Wasteland #4 (March, 1988)
Writers – John Ostrander & Del Close
Art – George Freeman, William Messner-Loebs, & Donald Simpson
Letters – Ron Muns & William Messner-Loebs
Colors – Lovern Kindzierski
Edits – Mike Gold
Cover Price: $1.75
On the Eve of my FIFTEEN-HUNDREDTH DAILY DISCUSSION… we’ve got a Wasteland compilation piece…
Now, reading Wasteland is kinda like playing a slot machine. Sometimes, we get three cherries… sometimes, just one… or heaven help us, none! Today, using slot-machine-imagery (and a panel from this very issue), I’d say today we’re in for:
Sound like fun? Of course it doesn’t… please don’t leave though! I promise, that second story is pretty darn good!
We open with a writer… I’m assuming he’s a writer, tik’ing away on his typewriter. He’s a slovenly fellow, even has a tipped over and spilled bottle of booze to his left. Yeesh, I swear I can smell him from here. Anyhoo, we pan around his work space to see a bunch of rejections tacked to the wall. We also see a signed photo of a woman who promises to love him forever.
He gets up from his little desk and draws open the blinds of his window. He sees a billboard for perfume… which, I dunno… maybe that represents the evils of consumerism or capitalism or the “trappings of wealth” or something? In a comic book that costs a dollar more than most everything else on the rack in 1988? Sure, why not?
Back inside, he sees some bad news on the front page of the sports section. Evidently an NBA All-Star is also a drug-dealer, or some such. He flips on the TV, and sees some more bad news… this time, about Ronald Reagan taking a vacation. It’s funny how Presidential vacations are always a huge deal when the party you don’t like is in power, innit? I’m not much of a political animal, don’t have much use for either American party, but double-standards really get under my skin.
The news report than shifts to its next story… books are being banned in high schools.
More news… and, more Reagan. Mr. Ostrander, there’s a Mr. Englehart waiting on line-one with a high-five for ya!
Our hero turns off the set, and heads into his bedroom. There’s a woman already asleep in the bed. Going to assume it’s the same one from the signed photo. After sitting on the edge of the bed for awhile, our man pulls a gun from the nightstand drawer, and inserts it into his mouth.
He… doesn’t pull the trigger, however. Instead, he stands up… cocks it, and points it at the sleeping woman. Annnnnd… that’s it.
I mean, I know what Ostrander was going for… and, if it was doing a parallel to Shakespeare’s actual Sonnet LVII, I suppose he was successful. There’s always plenty of dishonesty in the world, priorities are often skewed toward procurement of material goods, politics will always be played, and situations where advancement of knowledge or betterment are stifled or devalued are commonplace. Where this failed, however, was in a) being completely one-sided when drawing attention to the “evils” and corruption of the world, and making our “protagonist” such a friggin’ loser. Like, did “Billy”… I’m guessing his last name rhymes with Shakespeare, only realize that the world can be a lousy and unfair place on November 4, 1980?
Here’s the Sonnet, by the way:
As to behold desert a beggar born,
And needy nothing trimm’d in jollity,
And purest faith unhappily forsworn,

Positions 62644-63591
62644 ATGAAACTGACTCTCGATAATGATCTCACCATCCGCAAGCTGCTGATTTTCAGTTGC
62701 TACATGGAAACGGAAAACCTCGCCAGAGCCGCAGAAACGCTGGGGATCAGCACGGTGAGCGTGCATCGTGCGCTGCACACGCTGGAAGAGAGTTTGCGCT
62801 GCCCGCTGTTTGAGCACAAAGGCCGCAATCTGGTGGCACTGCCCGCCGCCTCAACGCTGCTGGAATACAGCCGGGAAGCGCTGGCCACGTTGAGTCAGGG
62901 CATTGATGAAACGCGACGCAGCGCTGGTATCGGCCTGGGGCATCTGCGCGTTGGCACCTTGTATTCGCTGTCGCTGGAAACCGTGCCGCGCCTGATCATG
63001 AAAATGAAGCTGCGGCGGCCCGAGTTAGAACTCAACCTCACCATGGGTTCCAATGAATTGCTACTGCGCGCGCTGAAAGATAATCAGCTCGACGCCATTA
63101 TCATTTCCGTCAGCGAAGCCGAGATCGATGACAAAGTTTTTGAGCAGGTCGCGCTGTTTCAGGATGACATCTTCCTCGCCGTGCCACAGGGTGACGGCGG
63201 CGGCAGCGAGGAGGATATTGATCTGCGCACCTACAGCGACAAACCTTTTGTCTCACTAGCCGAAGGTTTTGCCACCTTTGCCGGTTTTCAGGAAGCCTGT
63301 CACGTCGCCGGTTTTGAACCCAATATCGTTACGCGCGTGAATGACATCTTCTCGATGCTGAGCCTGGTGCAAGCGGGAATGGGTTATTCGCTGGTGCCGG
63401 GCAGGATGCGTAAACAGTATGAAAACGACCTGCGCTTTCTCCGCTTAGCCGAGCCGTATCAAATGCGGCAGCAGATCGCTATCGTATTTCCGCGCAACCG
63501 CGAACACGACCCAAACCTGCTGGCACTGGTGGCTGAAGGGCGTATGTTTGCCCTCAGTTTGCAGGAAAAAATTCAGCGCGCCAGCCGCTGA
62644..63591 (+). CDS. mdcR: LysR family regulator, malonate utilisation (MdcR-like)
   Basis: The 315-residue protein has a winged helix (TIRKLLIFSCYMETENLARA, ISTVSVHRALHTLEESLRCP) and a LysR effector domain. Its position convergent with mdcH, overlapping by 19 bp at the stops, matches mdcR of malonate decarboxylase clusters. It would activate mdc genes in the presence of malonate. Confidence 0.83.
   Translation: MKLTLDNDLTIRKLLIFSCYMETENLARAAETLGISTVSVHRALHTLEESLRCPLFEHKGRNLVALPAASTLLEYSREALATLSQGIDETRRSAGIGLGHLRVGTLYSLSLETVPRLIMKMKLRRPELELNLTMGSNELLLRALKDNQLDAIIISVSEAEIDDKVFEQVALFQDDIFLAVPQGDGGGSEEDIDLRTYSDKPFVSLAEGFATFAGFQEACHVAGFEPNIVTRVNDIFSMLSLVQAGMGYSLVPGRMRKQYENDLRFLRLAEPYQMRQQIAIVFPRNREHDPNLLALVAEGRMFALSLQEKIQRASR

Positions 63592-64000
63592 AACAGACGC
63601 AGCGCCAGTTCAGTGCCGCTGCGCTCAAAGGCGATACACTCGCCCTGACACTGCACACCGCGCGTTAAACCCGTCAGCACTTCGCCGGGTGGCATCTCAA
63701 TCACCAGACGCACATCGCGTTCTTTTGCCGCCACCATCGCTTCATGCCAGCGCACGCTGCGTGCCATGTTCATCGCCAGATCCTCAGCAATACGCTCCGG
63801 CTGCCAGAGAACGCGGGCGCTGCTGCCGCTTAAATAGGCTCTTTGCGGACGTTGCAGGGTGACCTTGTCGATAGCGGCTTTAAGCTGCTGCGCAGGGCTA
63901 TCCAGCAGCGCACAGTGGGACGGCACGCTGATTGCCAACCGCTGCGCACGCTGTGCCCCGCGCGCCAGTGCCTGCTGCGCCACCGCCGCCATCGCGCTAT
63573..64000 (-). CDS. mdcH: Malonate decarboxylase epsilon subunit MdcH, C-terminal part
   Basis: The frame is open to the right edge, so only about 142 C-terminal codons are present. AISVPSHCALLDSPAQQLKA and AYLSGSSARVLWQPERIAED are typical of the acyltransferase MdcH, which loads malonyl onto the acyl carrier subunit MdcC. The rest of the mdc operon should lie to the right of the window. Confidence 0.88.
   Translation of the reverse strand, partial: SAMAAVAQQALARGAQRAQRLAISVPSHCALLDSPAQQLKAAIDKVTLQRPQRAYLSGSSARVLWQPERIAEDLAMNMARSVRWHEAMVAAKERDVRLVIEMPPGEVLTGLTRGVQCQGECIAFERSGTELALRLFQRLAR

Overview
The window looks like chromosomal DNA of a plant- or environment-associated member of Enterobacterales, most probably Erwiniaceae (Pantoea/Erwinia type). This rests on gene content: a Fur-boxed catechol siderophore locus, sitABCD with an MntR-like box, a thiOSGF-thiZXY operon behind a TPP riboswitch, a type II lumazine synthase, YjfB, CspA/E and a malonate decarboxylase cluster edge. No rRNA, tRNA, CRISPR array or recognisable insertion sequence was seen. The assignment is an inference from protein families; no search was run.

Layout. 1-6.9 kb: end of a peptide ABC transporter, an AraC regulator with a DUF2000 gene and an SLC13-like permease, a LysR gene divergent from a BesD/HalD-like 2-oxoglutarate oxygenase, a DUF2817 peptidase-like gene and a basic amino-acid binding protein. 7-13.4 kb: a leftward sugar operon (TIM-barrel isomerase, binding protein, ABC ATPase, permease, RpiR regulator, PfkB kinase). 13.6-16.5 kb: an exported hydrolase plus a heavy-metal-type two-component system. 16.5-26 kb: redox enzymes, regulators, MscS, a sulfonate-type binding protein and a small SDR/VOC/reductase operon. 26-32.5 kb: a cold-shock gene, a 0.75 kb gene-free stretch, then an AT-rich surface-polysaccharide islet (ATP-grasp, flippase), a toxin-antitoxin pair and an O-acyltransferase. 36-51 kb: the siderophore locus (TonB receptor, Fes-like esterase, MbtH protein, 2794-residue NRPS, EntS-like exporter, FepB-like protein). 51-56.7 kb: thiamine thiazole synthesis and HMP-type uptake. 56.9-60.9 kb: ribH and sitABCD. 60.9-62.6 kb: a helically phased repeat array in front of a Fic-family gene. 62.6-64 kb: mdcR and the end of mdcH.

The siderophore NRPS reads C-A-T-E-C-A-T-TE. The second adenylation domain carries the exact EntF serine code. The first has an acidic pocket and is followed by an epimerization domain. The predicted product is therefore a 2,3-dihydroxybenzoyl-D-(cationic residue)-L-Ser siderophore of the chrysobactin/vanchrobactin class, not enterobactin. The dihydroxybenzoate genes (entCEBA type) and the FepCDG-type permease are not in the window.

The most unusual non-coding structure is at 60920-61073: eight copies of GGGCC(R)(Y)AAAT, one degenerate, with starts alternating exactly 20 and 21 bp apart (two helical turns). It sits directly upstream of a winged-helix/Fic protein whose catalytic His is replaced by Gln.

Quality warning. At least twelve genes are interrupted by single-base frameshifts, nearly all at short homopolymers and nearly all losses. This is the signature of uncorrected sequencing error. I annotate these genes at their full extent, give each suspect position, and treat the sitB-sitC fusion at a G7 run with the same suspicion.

And gilded honour shamefully misplaced,
And maiden virtue rudely strumpeted,
And right perfection wrongfully disgraced,
And strength by limping sway disabled
And art made tongue-tied by authority,
And folly, doctor-like, controlling skill,
And simple truth miscalled simplicity,
And captive good attending captain ill:
Tired with all these, from these would I be gone,
Save that, to die, I leave my love alone.
So… tired of the corruption of the world, our writer yearns for release. Where the ending of the Sonnet sort of implies that the writer chooses not to kill himself, lest he leave his beloved alone… here, it looks as though “Billy” is planning on taking her with him. Saving her from this awful, dishonest orb and existence.
Again… I get what we’re going for here… I just thought it was a little too pointed in one direction and way too heavy-handed. A real “try-hard” outing… which, I’m not accustomed to from an Ostrander-solo strip. Heck, maybe I’m just missing the point. Perhaps someone more politically minded would get something more (or less) out of this one.
Our story opens in an airport terminal. A woman, our protagonist, is bound and gagged… with a gun to her head. The place has been taken over by terrorists who swear they’ll slaughter all of the “political prisoners” of Flight KL753. Before this “Comrade-in-Arms” is able to squeeze the trigger, however, the authorities burst in and shoot ’em all down. Our girl, Mary Elizabeth is un-blindfolded, only to discover that she was the only survivor. All of the other passengers have been killed.
We next go inside Mary Elizabeth’s psyche… she is laying in the fetal position, while voices assure her that she’s safe… and attempt to prompt her to return to reality. She ain’t feelin’ it.
Next, still inside Mary Elizabeth, our girl is running down a crooked and crazy hallway… as though she’s being pursued with urgency. Behind one of the doors… are demons! Worth noting the demons beating on the door make a “Doom, Doom, Doom” sound… so, they may very well be related to Doomsday… or Calypso from that old Todd McFarlane Spider-Man story.
From here, we join Mary Elizabeth in a Psychologist’s office (or, maybe he’s a Psychiatrist… I didn’t see his degree). He’s doing most of the talking… which, isn’t the way I learned to counsel… but, whattayagonnado? He, naturally, suggests that all of her issues stem from sexual problems. Again, not exactly outta the ol’ Psyche texts… but, that’s all most people think Psychologists say. Mary Elizabeth opens her maw, and… uh, a great big tentacle-tongue emerges from her gob. The Doc opens his, as though to, uh… “receive” it? This is actually quite foul.
Now, we’re back inside Mary Elizabeth… and we get the exact same page as the earlier “fetal position” scene.
In the “real world” (I think), Mary Elizabeth leaves Munoz Hall… going to assume we’re on (or near) a college campus? So, this likely a flashback.
It’s late in the evening, and Mary Elizabeth heads toward her car. She begins to panic… feeling as though she’s being chased. She runs toward the safety of her car… only to be caught by those same Demons.
Our story wraps up back… inside Mary Elizabeth. Those same voices attempt to, again, assure her that she’s safe… and prompt her to return. Ol’ M.E. has decided the only way to truly be “safe” is to remain catatonic. And so, she never comes back.
I… hmm… both liked this a lot, and kinda hated it. This is very interesting piece.